by: Arlene Goldbard on November 26th, 2012 | Comments Off
As I write this, my plane has just taken off from Heathrow, seven hours after its scheduled departure. I spent six of them on the tarmac, trying to soothe the part of my brain that was spinning a story about British Airways’ incompetence. That was fairly challenging: during the previous hour, I’d stood in the aisle of an overheated and airless bus wondering why it was taking so long to board, when it was at last announced that the flight would be a little delayed because the door had been damaged when the boarding stairs were wheeled into place. Through the bus window I could see the hapless ground crew, including the man who towed the staircase, idly ambling up and down the stairs in an unsuccessful attempt to look innocent and helpful.
Resistance finally became futile just before takeoff. I’m seated in the first row of a section, so my TV screen swings up to eye-level on an arm tucked under the seat. Before the security video played, the flight attendant reached over to flip up the screen. Only he used insufficient force, causing it to fall back and hit me squarely on the shin. At my inadvertent “Ouch!” the attendant smiled and said, “Nothing personal.” After ten hours or so, we came in for a landing twice: the first time, the pilot pulled up abruptly, then made a wide circle before returning to the landing-field. Over the intercom he told us it was “nothing unusual.”
Did I mention that some of my best friends are British? Of course, I no more hold this against them than I wish to be held responsible for my fellow Americans’ clumsiness. And yet, I couldn’t help but think of Ashis Nandy’s reference to that “ultimate virtue of aggressive British masculinity, sportsmanship,” which valorizes a stiff upper lip. I’m not suggesting that there’s a better response than acceptance to this sort of careless inconvenience: rioting wouldn’t have gotten us home any sooner. But would it have hurt to acknowledge a little culpability here? Or offer some token of appreciation for our forbearance?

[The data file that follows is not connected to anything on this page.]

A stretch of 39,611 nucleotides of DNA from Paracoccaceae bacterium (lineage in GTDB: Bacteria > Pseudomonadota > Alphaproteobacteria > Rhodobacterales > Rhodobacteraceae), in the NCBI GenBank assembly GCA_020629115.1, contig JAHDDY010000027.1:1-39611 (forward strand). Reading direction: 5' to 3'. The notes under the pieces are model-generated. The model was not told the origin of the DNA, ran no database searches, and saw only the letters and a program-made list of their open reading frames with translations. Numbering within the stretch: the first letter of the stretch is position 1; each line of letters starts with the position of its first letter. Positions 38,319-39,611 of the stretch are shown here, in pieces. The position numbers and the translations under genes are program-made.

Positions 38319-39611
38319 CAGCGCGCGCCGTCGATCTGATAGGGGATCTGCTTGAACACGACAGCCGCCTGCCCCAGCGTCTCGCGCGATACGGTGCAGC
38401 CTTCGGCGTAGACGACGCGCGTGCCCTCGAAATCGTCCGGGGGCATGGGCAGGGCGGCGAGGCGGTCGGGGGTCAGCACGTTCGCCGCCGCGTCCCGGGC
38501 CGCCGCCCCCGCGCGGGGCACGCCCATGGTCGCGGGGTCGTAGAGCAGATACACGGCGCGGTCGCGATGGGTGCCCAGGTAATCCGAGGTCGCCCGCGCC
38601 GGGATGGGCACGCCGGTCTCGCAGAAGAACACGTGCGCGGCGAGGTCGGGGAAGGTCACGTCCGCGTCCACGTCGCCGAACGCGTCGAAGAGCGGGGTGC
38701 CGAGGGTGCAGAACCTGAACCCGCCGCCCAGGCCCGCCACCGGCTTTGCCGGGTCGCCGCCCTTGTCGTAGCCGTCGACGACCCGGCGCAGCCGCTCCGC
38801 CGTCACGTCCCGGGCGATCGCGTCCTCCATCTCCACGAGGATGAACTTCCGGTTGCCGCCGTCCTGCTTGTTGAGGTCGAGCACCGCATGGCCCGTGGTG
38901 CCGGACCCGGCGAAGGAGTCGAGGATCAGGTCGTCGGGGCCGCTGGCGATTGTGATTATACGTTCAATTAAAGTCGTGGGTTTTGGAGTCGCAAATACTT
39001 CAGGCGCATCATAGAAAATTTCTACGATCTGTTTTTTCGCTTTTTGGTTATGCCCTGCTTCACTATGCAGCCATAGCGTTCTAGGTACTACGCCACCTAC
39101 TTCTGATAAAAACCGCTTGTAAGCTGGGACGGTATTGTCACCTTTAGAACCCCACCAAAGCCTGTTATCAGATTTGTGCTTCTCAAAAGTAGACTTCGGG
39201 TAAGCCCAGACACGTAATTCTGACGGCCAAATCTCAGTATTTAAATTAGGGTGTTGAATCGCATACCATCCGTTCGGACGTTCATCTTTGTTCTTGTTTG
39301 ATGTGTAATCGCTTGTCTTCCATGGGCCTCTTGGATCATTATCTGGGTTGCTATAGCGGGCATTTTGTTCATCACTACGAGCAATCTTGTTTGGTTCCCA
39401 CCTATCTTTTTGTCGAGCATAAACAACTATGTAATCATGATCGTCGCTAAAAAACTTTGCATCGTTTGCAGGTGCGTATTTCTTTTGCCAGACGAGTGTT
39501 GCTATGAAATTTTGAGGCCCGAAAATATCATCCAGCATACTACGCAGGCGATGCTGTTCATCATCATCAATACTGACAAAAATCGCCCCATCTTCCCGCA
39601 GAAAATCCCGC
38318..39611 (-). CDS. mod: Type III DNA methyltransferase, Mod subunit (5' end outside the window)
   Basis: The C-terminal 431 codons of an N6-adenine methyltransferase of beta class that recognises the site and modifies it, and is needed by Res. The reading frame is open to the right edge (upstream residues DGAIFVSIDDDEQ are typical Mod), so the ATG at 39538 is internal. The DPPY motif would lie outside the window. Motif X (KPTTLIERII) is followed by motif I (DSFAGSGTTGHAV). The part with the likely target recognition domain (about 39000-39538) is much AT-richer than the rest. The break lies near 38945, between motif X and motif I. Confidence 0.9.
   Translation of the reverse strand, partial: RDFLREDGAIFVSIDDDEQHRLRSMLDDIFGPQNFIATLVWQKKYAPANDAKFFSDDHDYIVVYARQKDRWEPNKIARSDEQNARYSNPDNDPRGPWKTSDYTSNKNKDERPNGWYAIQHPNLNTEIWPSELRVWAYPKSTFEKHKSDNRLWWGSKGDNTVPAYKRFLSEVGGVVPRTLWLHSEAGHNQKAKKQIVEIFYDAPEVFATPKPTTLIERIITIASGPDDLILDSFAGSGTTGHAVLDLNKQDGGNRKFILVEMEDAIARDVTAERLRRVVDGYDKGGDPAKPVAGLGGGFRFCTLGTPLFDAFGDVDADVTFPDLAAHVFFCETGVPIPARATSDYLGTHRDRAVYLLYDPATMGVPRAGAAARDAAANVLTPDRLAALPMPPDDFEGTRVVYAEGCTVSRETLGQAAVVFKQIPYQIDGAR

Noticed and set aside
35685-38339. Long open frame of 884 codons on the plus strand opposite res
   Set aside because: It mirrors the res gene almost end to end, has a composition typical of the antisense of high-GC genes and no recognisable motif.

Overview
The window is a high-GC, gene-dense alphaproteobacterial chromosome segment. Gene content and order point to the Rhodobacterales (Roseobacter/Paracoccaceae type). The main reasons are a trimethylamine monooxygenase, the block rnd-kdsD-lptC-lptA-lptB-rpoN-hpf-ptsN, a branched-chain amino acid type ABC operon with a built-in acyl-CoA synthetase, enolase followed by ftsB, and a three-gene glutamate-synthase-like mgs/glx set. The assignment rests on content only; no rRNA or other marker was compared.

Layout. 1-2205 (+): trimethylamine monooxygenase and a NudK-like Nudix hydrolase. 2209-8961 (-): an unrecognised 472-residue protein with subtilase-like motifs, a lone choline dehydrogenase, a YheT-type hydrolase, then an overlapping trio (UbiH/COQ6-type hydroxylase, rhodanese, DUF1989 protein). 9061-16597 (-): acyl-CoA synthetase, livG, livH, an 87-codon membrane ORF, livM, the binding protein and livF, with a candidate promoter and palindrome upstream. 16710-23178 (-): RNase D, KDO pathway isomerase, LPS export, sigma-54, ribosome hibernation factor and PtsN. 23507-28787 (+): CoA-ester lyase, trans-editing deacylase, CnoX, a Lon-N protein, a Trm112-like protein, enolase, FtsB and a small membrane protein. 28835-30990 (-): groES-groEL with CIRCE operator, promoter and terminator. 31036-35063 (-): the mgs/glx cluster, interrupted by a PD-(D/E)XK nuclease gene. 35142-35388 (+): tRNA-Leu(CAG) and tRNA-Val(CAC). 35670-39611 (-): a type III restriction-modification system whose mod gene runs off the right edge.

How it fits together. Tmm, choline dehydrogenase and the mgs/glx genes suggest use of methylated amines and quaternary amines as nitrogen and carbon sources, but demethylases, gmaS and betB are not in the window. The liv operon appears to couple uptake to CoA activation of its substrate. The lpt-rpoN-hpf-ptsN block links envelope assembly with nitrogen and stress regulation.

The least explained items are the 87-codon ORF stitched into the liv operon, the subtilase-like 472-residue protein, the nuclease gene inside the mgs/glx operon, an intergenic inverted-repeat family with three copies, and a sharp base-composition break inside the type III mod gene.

On the other hand, my long wait enabled me to finish Nandy’s 1983 book The Intimate Enemy: Loss and Recovery of Self Under Colonialism. The author is a brilliant and erudite thinker who draws on literature, spirituality, sociology, and social psychology to paint an incisive portrait of how, rather than consisting only of a set of external conditions forced on the colonized, “[a]s a state of mind, colonialism is an indigenous process released by external forces.” The first of the volume’s two essays is a subtle exploration, in deeply psychological and richly gendered terms, of what Nandy calls the “second colonization”: not the plundering of imperial bandit-kings, but the colonialism that “colonizes minds in addition to bodies and…releases forces within t he colonized societies that alter their cultural priorities once for all.”
Nandy’s book was recommended to me by someone at a previous speaking engagement who heard me refer to “uncolonized minds,” a phrase I often use to characterize the free thinkers I so admire: Paulo Freire, Paul Goodman, Jane Jacobs, and many others I’ve written about. (The Intimate Enemy‘s second essay is entitled “The Uncolonized Mind.”) I started the book a week ago on the plane from California, reading with mounting excitement, noticing for the umpteenth time how – even though I live in the belly of imperial power – deeply I am moved and influenced by the writing of brilliant third-world public intellectuals and how remarkably relevant to first-world culture I find such discourse. (For much of Nandy’s career, he was based at the Centre for The Study of Developing Societies in Delhi, where he is still Senior Fellow.)
I thought about Nandy’s book all the way through a wonderful week in Scotland, seeing friends and colleagues, getting a little taste of Edinburgh and Glasgow, and speaking at the ArtWorks 2012 Conference mounted by Creative Scotland. This was a national meeting of artists who work in communities and institutions (they say “participatory settings,” I prefer “community cultural development,” but whatever name is used, we’re referring to artists who put their gifts to work building community and helping community members express and embody their concerns and hopes in artistic projects). In essence, this is anti-colonial work, asserting each person’s right to culture, to a vision and voice not overdetermined by the imposition of a dominant worldview.